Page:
“India is a unique market. It requires tremendous local innovations in terms of products development,” says Rajesh Kumar Maini, GM - corporate communication, McDonald’s India. The ‘aloo tikki’ burger featured on the McDonald’s menu is a case in point.
“Similarly, McGrill is another innovation of famous Indian dish Shammi Kebabs. Our recently launched McSpicy range has been developed integrating right mix of various local spices and herbs,” says Maini.
Sunay Bhasin, marketing head, Pizza Hut, says the company has introduced a new range of pizzas with popular Indian ingredients. “Our new range of pizzas include Sev Puri, Chettinadu Paneer, Chatpata Veg Masala, Nimbu Mirchi, Chicken Achaari, Chicken Jalfrezi and Chicken Do Pyaaza. The Sev Puri Pizza has aloo bhujiya, while the Chicken Jalfrezi Pizza has chicken tikka and tandoori sauce besides onions, tomatoes, green chillies and cheese,” says Bhasin.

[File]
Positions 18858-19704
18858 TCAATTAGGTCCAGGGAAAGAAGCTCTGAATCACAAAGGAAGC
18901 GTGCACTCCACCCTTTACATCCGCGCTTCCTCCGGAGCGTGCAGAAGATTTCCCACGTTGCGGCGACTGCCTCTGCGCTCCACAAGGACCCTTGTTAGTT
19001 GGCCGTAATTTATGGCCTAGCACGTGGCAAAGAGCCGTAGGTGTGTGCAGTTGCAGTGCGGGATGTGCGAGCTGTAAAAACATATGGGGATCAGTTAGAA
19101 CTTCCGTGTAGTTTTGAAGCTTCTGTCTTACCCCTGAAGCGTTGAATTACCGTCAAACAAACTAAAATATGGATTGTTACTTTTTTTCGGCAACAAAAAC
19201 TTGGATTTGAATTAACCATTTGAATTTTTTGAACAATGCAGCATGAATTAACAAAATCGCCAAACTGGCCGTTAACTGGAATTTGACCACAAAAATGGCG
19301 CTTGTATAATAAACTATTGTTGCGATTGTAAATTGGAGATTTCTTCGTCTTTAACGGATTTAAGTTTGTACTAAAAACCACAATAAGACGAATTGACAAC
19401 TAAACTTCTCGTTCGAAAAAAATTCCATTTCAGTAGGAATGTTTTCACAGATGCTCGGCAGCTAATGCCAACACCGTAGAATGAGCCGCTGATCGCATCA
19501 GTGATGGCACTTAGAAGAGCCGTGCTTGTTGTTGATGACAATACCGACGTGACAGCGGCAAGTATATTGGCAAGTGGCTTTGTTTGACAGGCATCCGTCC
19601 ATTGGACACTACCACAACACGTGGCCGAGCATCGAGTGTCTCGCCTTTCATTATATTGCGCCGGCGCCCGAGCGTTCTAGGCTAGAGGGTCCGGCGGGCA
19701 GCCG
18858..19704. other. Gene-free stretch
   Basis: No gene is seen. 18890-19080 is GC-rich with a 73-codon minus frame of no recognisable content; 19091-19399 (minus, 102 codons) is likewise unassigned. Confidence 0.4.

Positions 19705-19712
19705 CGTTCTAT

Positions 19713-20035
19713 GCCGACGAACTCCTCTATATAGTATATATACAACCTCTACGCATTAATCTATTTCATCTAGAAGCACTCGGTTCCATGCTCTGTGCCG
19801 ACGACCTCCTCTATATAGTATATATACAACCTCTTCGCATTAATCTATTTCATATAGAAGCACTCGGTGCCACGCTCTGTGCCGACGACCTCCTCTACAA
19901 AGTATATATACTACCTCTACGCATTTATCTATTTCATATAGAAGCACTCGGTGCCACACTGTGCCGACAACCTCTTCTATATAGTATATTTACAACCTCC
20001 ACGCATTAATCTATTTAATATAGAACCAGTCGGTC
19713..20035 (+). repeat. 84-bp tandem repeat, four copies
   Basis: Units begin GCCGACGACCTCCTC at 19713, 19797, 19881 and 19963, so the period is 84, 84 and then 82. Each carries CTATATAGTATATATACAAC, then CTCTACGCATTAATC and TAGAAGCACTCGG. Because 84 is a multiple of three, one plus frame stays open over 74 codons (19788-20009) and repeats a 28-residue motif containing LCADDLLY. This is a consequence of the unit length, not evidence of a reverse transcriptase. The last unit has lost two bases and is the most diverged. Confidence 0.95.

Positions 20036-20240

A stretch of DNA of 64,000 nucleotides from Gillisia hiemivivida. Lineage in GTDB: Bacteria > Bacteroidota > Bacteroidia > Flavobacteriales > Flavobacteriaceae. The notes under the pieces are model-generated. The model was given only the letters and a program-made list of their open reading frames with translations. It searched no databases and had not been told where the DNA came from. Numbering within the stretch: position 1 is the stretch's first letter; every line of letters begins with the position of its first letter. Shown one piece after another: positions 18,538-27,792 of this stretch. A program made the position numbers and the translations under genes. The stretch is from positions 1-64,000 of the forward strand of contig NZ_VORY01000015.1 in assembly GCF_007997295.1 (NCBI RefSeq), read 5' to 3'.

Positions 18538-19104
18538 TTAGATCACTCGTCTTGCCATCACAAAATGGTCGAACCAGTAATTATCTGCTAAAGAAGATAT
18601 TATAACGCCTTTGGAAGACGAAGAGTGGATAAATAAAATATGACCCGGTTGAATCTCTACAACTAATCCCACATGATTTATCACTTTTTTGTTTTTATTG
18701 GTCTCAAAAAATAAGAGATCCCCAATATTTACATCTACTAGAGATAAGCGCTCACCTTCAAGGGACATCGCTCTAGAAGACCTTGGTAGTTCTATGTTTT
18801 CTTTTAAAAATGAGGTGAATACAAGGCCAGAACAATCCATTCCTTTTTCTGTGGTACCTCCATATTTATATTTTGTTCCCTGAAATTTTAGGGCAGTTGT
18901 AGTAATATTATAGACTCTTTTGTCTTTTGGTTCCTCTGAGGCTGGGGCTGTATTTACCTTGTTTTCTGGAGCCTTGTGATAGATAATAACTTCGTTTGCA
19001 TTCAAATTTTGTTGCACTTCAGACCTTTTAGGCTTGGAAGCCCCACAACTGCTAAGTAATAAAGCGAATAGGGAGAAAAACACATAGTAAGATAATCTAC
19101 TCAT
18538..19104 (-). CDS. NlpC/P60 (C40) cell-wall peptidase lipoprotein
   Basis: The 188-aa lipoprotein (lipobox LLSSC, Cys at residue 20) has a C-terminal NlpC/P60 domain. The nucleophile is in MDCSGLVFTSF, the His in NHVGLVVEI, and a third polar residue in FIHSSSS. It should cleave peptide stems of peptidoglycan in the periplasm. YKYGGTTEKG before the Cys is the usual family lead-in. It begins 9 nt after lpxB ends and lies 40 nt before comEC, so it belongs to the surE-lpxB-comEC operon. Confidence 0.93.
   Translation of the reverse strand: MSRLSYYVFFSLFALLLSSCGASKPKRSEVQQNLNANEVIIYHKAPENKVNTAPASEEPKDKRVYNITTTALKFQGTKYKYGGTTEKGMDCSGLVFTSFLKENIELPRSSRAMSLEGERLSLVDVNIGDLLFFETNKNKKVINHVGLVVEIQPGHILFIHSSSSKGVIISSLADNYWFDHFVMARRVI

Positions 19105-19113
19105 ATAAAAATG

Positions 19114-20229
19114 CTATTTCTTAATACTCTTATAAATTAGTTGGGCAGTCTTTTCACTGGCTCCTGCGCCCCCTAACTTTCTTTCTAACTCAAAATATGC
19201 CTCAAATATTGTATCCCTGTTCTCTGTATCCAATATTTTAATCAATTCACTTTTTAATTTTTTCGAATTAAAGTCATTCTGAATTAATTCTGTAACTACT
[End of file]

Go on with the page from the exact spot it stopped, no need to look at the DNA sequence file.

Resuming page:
Besides this KFC boasts of a menu that is a mix of global favourites with country specific innovations. Dhruv Kaul, director - marketing, KFC India, says, “For India, we have introduced a whole range of innovative and exciting products over the last two years. The recently launched spicy range of grilled chicken has been attracting new consumers to the store.”
Chicking Fried Chicken of Dubai, already a established brand in South India, is a new entry to the north Indian market focusing on Halal meat. The chain offers Indian-style marinated fish and six-flavoured potato fingers. “Besides fried chicken we have especially innovated with the recipe of the fish, marinated strictly in Indian herbs and spices,” says AK Mansoor, CMD, Al Bayan group, which owns the Chicking group of restaurants.
Randall Tan Chin Boon, regional director - South Asia, Middle East & Africa, Singapore Tourism Board says challenges that come in the way of improvisation on traditional style of cooking such as not being able to procure locally available ingredients can also be addressed now. “Chefs are coordinating among themselves as well as through distributors to make ingredients available. This is an informal exchange.”
This article first appeared HERE.